My work-around: layer of the cream as a base. Thin layer of the powder eyeshadow on top.

The black is being tested both as a liner and on my eyebrows. So far, no itching and no irritation.


PS: The ingredients list did not include parabens, but did contain ingredients I could tolerate without problem.


Before This

Here's the eyeshadow emergency that led to this post.
Parabens - an overview 

Comments

Andoy said…
I love reading your blogs.

From the other side as a seller; It is easy to sell paraben-free. People either; 1. don't know about it, 2. think it's irrelevant or 3. really hate it... so paraben-free will sell to all 3 groups. Yourself being a small 4th category. However, is it possible to positively market parabens as a better ingredient?

I have been researching marketing capaigns in cosmetics and come up with zilch other than a few pages on some websites explaining preservatives (not really marketing, more explanations).

I'm coming to the conclusion it's pointless highlighting it to the first group as it might worry them unnecessarily, the 2nd group don't care and the 3rd group won't be converted thru marketing messages (which is not a good medium to convey a complicated message). So fighting the paraben-free marketing machinery is an uphill struggle.

Despite increase in sensitisation and failure with other preservatives. People in the 3rd category are growing as a result of general fear from ingredients that may cause concern. So instead of being converts to parabens because of failure of alternatives, they just add more things to the list of bad chemicals.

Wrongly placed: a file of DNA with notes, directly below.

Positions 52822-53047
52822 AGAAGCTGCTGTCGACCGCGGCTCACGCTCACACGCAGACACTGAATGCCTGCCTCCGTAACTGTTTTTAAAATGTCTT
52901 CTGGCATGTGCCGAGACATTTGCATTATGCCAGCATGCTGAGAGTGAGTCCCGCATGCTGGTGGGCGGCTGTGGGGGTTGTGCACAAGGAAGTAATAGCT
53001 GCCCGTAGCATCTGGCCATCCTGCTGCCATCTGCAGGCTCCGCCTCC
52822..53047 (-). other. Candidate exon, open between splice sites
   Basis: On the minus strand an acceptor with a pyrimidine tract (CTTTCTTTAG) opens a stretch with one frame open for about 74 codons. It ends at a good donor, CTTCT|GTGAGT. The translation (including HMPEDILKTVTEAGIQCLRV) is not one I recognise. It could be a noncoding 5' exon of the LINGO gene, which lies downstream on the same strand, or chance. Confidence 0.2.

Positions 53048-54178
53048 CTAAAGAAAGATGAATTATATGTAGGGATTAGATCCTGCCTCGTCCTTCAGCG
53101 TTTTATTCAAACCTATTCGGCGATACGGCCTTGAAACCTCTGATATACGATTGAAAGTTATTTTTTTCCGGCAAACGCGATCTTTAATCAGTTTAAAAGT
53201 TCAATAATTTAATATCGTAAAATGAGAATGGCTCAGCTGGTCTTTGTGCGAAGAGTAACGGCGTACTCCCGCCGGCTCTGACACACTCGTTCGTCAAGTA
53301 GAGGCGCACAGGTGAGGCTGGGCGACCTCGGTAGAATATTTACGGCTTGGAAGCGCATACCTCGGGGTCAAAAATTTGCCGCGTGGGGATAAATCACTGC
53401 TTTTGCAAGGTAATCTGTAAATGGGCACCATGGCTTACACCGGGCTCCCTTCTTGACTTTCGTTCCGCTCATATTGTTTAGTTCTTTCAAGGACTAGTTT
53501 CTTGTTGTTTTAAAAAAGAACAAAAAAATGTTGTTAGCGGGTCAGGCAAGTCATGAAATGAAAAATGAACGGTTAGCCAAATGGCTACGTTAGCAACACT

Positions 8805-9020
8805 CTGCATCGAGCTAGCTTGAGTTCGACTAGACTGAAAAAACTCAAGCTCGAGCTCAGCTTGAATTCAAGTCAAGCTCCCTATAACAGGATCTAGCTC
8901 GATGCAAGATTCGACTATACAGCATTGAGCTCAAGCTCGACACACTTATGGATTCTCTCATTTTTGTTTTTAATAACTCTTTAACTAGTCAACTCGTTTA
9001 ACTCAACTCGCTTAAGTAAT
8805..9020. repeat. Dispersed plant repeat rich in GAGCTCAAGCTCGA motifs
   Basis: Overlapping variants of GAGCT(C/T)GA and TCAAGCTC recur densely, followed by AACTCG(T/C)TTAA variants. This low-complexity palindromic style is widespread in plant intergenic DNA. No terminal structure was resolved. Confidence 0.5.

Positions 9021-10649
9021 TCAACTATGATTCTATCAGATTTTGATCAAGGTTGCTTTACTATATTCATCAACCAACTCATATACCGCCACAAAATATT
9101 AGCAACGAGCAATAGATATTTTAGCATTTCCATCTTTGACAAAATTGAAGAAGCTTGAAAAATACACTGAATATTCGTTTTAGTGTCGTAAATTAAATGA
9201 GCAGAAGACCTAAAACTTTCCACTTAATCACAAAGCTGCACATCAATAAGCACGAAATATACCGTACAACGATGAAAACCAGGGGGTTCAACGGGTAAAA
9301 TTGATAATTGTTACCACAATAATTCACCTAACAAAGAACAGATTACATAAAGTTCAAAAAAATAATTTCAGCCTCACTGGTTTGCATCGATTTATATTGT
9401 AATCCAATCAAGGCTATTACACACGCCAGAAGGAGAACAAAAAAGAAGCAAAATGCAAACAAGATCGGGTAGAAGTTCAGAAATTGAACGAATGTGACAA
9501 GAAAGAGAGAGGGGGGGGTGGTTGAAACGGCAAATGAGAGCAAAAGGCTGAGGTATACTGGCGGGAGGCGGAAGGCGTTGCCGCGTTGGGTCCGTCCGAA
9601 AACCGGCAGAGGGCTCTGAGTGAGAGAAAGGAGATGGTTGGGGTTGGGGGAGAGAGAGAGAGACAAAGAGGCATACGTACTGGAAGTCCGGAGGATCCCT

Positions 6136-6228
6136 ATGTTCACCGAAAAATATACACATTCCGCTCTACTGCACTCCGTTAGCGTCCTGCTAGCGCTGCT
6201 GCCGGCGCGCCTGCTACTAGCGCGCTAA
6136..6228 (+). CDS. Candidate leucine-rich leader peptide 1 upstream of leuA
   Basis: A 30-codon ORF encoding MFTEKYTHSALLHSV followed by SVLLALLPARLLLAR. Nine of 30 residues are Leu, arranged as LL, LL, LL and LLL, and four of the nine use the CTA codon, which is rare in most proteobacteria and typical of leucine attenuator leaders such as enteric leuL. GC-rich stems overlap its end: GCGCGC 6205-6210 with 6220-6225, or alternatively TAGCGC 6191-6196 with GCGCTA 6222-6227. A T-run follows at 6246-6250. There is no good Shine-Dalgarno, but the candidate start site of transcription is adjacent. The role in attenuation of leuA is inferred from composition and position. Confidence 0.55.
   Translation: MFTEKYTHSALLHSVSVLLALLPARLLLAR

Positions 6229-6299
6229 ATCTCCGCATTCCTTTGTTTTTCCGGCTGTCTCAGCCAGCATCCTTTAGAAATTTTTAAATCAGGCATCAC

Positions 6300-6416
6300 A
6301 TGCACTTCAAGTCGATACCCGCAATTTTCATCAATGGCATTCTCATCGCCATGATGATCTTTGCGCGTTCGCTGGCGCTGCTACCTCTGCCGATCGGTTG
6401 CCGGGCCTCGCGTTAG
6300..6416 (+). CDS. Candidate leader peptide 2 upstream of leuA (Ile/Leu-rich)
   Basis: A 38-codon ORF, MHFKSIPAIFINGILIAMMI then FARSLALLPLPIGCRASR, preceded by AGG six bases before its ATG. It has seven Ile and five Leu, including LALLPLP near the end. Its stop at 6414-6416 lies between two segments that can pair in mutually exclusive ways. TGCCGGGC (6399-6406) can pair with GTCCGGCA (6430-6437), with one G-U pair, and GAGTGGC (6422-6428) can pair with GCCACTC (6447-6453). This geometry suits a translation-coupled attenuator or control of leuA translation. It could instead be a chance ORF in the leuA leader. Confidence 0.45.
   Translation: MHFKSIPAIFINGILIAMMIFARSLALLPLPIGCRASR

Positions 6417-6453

Lise M Andersen said…
Thank you for your kind words Andoy - I do realise it is a struggle to educate consumers about ingredients and I also can appreciate the problem manufacturers struggle with - fighting a scare-campaign the media is thriving on is a particularly tough one.

Nonetheless, I believe it should be the sworn duty of those 'who know' to enlighten/educate/inform those 'who don't know'.

The Body Shop ran a campaign several years ago with a slogan that has in many ways become a mantra for me:
'IF YOU THINK EDUCATION IS EXPENSIVE; TRY IGNORANCE'.

That kind of says it all, don't you think?.
Olivia J said…
I love reading about everyone's adventures at the cosmetic counter, after all it does become quite a feat!

Funny you should mention the parabens, I have noticed the makeup I have bought without parabens may be great in the beginning due to texture but they go bad pretty quickly. I notice a rancid smell much more quickly which I didn't have when no one gave a scare about parabens.
Lise M Andersen said…
Hi Olivia - You make an excellent point. Paraben preservatives do have a long and proven record and have been a favourite for make-up in particular. I'm sure if you check the 'use by' date on your make-up without parabens, it is shorter than it used to be. This is one of the prices of using alternative preservatives.